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At PJ Media, Theodore Dalrymple makes a great point about how the smoking and anti-smoking lobbies are both vested interests, but misses a big one concerning another possible motivation for the Dutch government’s “not to provide medical assistance to those who say they cannot give up smoking, though there are nearly 20,000 premature deaths caused annually by smoking in the Netherlands” — namely that a country with what is the world’s most aggressive “voluntary” euthanasia regime (which now includes “loneliness” and “finances” as examples of “unbearable suffering” justifying the practice) doesn’t mind the premature deaths all that much.

Positivity: Nun’s remains miraculously healed New York woman, Vatican says

Filed under: Positivity — Tom @ 5:56 am

From Honolulu (HT Hot Air):

December 24, 2011, 5:06 p.m.

Mother Marianne Cope is elevated to sainthood after the Vatican authenticates a second miracle that was a result of her intercession — the use of her bone fragments to cure a woman with acute pancreatitis.

The second Vatican-authenticated miracle leading to the sainthood of Mother Marianne Cope involves the healing of a New York woman who had an infection destroying her organs, fellow nuns have revealed for the first time.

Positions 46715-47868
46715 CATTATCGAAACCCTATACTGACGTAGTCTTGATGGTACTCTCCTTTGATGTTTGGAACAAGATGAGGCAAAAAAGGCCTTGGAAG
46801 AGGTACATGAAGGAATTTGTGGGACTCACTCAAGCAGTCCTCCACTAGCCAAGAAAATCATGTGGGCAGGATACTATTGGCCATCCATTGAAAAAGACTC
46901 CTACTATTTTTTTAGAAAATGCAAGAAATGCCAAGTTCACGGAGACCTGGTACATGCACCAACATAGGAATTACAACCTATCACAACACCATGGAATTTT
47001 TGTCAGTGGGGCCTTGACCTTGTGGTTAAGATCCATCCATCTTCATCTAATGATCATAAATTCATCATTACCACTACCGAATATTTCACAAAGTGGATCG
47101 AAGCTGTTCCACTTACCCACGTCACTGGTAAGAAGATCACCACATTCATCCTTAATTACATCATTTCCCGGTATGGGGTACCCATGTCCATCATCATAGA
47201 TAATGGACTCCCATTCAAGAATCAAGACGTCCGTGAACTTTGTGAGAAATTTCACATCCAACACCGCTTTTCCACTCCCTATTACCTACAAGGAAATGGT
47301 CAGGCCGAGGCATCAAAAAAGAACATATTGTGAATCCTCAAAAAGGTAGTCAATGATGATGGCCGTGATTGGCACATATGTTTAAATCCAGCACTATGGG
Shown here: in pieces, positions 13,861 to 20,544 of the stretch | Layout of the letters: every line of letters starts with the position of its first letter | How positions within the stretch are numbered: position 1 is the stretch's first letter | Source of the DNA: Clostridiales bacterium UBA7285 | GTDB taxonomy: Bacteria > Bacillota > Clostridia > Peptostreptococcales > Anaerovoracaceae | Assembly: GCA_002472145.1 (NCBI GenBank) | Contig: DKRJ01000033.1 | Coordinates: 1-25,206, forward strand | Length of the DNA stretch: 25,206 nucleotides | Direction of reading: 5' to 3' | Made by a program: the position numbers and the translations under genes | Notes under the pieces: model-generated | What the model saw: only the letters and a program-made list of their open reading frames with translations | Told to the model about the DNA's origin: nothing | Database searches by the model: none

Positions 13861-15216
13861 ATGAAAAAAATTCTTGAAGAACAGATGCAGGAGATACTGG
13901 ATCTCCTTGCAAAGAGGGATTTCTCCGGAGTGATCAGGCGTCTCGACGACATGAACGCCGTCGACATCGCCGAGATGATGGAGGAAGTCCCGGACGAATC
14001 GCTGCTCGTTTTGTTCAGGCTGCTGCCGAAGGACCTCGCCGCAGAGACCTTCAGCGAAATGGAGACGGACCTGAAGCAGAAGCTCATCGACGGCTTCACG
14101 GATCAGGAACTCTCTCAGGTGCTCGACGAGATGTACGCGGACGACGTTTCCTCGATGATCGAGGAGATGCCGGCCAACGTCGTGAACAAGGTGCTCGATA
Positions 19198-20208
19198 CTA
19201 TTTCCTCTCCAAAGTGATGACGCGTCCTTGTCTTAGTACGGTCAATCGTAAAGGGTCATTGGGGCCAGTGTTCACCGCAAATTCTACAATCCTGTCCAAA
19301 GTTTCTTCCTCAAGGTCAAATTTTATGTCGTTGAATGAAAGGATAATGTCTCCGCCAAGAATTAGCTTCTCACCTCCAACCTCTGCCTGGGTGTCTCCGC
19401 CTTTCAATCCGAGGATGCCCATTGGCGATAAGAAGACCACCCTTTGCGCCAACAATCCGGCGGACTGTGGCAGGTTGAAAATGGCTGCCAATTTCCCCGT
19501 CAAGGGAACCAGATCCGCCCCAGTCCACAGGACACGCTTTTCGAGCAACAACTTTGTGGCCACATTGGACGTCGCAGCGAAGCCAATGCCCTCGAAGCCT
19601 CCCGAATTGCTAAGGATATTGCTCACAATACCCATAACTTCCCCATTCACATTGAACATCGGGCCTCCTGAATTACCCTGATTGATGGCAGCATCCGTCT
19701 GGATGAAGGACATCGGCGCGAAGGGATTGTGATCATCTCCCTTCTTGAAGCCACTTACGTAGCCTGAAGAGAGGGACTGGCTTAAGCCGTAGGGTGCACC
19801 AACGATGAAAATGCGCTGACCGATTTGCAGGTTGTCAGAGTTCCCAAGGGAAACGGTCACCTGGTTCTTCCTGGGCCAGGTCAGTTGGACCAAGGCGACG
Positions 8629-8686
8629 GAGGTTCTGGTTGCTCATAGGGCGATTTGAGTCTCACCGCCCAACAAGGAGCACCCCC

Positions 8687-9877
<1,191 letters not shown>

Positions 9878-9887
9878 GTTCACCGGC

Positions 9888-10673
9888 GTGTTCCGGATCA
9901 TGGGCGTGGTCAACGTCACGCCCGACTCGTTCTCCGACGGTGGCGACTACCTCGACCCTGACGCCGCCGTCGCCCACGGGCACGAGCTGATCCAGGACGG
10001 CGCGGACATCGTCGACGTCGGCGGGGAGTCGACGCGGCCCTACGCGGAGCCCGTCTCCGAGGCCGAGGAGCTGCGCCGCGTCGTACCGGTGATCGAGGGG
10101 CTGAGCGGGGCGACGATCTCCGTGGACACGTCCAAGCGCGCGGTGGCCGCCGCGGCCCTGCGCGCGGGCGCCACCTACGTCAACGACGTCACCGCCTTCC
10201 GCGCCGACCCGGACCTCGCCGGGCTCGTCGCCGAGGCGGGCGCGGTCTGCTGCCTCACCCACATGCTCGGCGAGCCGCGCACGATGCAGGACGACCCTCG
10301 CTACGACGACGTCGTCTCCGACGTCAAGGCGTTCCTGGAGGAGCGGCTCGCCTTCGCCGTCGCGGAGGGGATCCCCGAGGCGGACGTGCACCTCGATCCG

Details on the purported miracle were revealed last week by the Sisters of St. Francis of the Neumann Communities in Syracuse, N.Y. A bag of soil containing Marianne’s bone fragments from the Hawaii peninsula where leprosy patients were exiled was pinned to Sharon Smith’s hospital gown, Sister Burkard said.

Marianne cared for leprosy patients at the Kalaupapa settlement on the island of Molokai in the 1880s. She died in 1918 of natural causes and was buried there. The pope proclaimed her a saint last week after the Vatican authenticated two miracles that were a result of her intercession. The first miracle involved the unexplained cure of a New York girl who at 14 was diagnosed in 1992 with germ cell ovarian cancer.

Smith, now healthy and in her 60s, was hospitalized for nearly a year in Syracuse after being diagnosed in 2005 with acute pancreatitis, which tore a hole between her intestines and stomach. A friend shared Smith’s diagnosis with a stranger sitting in the hospital waiting room who recommended praying to Marianne, Burkard said.

The nuns had kept a bag of Kalaupapa soil containing Marianne’s bone fragments after her body was exhumed in 2005 and her remains taken to Syracuse. They pinned the bag of soil to Smith’s gown and began months of praying to Marianne.

Doctors then started to remove tubes from Smith’s body. “She thought it was his way of saying there is no more hope,” Burkard said. “He said to her, ‘I don’t know what you did but you are cured.’” …

Go here for the rest of the story.